The government is urging people aged 50 and under to get their Covid-19 vaccine in a new advertising campaign around the message: "Every vaccination gives us hope".
The TV advert showcases the health workers and volunteers involved in the rollout across the UK, as well as some of the millions of people who have already had their jab.
The campaign will also run across radio, multi-cultural media, social media and on billboards across Manchester, Liverpool and London.
The 60-second ad, which will make its debut during Emmerdale on ITV on Monday at 7.15pm, will feature a cover of Dinah Washington’s What a Difference a Day Makes recorded by songwriter and artist Shells.
The song will be released to the public through streaming services on Friday.
'Every vaccination gives us hope' - under 50s targetted in new advertising campaign
The Department of Health and Social Care (DHSC) said the campaign will predominantly be aimed at people under the age of 50 who will be offered their first dose, as well as the over 50s who are booked in for their second dose, to encourage vaccine uptake.
It said the campaign also aims to highlight the “significant” role the vaccine is playing in preventing infections, hospital admissions and deaths, and will urge the public to get their facts about vaccines from trusted sources like NHS.UK and their GP so they can make informed and evidence-based decisions.
Health Secretary Matt Hancock said: "Vaccines are helping us get back to doing the things we have missed – they protect you and those around you.
"This campaign is a remarkable and poignant reminder of everything we’ve been through as a country and everything we have to look forward to – as well as the tireless efforts of our volunteers, NHS heroes and the British people.
"Every vaccination gives us hope and I urge everyone to take up the offer of a vaccine when it comes, as we continue on the path back to normality."
Thor Porter, 32, a drummer and graphic designer from Salisbury who also appeared in the ad, said: "I feel the vaccine rollout is key to regaining some form of normality. As a musician, it will hopefully enable venues to reopen and ensure a future in my career.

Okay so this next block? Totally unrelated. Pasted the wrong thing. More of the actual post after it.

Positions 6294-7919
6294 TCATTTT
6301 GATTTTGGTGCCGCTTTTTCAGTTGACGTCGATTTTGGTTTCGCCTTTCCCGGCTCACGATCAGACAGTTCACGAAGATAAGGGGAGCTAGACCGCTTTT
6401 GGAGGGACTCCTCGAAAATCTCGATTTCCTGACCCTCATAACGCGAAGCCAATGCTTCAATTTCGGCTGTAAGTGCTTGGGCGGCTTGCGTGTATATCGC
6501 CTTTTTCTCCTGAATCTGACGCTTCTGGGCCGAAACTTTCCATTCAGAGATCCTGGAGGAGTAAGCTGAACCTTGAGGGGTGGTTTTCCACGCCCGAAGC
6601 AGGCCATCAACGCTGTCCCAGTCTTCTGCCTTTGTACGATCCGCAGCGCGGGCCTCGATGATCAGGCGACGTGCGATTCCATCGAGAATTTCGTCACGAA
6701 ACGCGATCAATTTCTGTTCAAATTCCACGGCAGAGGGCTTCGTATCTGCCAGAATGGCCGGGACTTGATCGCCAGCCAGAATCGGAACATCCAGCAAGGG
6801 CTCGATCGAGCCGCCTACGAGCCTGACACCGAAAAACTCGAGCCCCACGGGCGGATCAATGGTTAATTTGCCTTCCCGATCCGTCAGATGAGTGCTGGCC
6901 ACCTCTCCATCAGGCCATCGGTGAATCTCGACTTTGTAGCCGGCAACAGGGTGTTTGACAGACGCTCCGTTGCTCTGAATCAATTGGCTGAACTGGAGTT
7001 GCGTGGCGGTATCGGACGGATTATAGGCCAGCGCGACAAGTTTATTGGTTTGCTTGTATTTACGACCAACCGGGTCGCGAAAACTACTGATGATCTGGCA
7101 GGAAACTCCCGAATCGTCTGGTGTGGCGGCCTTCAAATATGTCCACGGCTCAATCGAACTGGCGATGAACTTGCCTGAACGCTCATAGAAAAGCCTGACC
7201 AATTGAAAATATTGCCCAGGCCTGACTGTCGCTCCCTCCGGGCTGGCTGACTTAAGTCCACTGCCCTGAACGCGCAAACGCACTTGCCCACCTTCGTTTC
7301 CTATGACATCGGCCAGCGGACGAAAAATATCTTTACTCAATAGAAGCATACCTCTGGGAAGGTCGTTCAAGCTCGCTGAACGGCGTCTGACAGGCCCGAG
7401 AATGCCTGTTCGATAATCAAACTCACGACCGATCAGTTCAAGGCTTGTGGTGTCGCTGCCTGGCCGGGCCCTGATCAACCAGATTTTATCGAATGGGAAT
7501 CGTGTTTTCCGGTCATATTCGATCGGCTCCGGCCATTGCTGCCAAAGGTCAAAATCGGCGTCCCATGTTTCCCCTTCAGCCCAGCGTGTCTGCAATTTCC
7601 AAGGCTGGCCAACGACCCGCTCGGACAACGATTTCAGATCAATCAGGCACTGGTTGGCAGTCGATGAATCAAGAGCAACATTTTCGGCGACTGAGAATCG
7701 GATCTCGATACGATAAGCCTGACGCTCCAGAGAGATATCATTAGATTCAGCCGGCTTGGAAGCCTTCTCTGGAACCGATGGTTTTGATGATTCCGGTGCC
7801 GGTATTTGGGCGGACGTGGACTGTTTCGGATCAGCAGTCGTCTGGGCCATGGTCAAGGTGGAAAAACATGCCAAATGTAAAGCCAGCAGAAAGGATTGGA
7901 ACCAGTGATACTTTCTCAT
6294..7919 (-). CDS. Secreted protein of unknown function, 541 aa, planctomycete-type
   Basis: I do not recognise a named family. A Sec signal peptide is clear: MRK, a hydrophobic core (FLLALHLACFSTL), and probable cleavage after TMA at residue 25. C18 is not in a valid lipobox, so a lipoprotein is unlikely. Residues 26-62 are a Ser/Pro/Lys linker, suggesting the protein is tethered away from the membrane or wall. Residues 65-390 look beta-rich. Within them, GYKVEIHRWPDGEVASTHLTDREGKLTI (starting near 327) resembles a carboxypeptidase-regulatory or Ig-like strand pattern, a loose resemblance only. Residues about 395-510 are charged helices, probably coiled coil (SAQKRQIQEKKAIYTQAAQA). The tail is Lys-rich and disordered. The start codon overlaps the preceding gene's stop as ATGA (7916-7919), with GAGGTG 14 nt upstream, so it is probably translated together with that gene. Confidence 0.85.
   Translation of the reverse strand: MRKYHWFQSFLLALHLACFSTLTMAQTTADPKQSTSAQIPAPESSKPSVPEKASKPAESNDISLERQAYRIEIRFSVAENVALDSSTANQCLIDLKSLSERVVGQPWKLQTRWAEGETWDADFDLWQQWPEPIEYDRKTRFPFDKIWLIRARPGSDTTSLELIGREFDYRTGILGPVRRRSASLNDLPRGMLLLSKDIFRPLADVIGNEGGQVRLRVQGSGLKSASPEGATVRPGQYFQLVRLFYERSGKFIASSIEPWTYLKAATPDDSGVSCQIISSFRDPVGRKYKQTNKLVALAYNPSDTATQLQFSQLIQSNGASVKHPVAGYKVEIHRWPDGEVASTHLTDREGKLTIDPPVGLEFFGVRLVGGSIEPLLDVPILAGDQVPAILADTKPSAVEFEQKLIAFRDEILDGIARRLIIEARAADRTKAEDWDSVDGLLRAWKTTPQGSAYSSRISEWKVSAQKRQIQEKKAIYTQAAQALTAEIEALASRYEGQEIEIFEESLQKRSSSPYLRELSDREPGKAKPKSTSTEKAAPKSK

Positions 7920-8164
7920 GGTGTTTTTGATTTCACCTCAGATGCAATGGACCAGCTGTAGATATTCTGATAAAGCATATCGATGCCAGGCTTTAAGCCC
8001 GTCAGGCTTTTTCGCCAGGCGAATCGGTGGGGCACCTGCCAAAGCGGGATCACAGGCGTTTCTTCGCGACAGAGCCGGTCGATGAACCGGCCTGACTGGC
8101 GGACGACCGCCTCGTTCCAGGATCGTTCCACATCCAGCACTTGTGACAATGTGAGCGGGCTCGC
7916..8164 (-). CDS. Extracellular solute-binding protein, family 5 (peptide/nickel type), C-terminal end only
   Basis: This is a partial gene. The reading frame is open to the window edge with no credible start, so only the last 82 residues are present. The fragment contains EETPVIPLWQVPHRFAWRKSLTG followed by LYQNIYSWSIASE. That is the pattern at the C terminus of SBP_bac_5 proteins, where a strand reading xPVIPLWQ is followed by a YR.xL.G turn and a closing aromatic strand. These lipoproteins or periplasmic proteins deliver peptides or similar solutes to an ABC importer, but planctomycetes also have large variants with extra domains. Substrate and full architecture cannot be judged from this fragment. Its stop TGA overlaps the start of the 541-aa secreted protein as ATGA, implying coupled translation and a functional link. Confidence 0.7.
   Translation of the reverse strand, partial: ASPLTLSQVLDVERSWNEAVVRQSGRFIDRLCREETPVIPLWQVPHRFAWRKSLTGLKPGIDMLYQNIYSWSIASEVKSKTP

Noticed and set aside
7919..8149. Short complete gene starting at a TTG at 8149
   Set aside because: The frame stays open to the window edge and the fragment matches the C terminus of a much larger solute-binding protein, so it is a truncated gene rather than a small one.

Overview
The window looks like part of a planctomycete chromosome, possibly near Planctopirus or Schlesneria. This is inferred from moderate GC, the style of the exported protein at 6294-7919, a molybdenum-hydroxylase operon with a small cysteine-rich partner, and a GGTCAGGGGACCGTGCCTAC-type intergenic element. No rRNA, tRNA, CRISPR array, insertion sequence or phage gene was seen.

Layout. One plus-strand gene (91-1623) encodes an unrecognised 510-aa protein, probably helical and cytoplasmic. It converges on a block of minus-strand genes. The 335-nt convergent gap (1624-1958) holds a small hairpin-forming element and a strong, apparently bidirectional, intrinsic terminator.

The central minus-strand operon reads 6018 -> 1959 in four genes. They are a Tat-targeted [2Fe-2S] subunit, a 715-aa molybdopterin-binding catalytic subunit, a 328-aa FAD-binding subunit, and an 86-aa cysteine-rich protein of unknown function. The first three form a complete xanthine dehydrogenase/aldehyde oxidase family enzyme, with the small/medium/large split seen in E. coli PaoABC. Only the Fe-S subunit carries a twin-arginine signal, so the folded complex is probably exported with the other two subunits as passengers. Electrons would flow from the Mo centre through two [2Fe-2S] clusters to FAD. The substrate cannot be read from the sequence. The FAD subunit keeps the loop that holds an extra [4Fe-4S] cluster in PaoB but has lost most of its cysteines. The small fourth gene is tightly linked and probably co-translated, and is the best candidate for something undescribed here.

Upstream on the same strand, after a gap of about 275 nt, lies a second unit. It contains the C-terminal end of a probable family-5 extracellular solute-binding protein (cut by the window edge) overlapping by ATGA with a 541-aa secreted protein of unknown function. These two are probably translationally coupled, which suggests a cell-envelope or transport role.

"My mother was an NHS nurse her whole life and then became a school nurse, carrying out mass vaccinations across schools, and I know that she would be fully behind this rollout if she were here today. That’s why I was keen to get my vaccine.
"At the end of the day, if we all want to be with our loved ones again then we need to do our bit. We have stayed inside for long enough, let’s get out and get vaccinated."
Data published over the weekend confirmed more than half of the UK’s total population has received a first dose of a Covid-19 vaccine.
Government figures up to April 23 showed that of the 45,580,400 jabs given in the UK so far, 33,508,590 were first doses.
Speaking on Saturday, Mr Hancock said he is thrilled the uptake among everyone aged 50 and above is over 95%.
Vaccine hesitancy in Britain is highest among 16 to 29-year-olds, according to recent figures from the Office for National Statistics (ONS).
An ONS survey carried out in February and March found some 12% of people in this age group said they had declined the vaccine, were unlikely to have the jab if offered or did not know if they would have a vaccination.
This is the equivalent of around 1.2 million people, based on the weighted population figures used in the ONS survey.
Hesitancy was 9% among those aged 30 to 49 – the equivalent of 1.6 million people.
The DHSC said 22.8% of the UK adult population have now received both doses of a vaccine, with 45.5 million vaccines administered overall.
The department said that since the government and NHS published its vaccine uptake plan in February, the take-up of vaccinations from people of all ethnic minority backgrounds has tripled.
It said uptake among people from a Pakistani background is more than four times higher than it was in February while there has been a five-fold increase in people taking up the vaccine from a Bangladeshi background.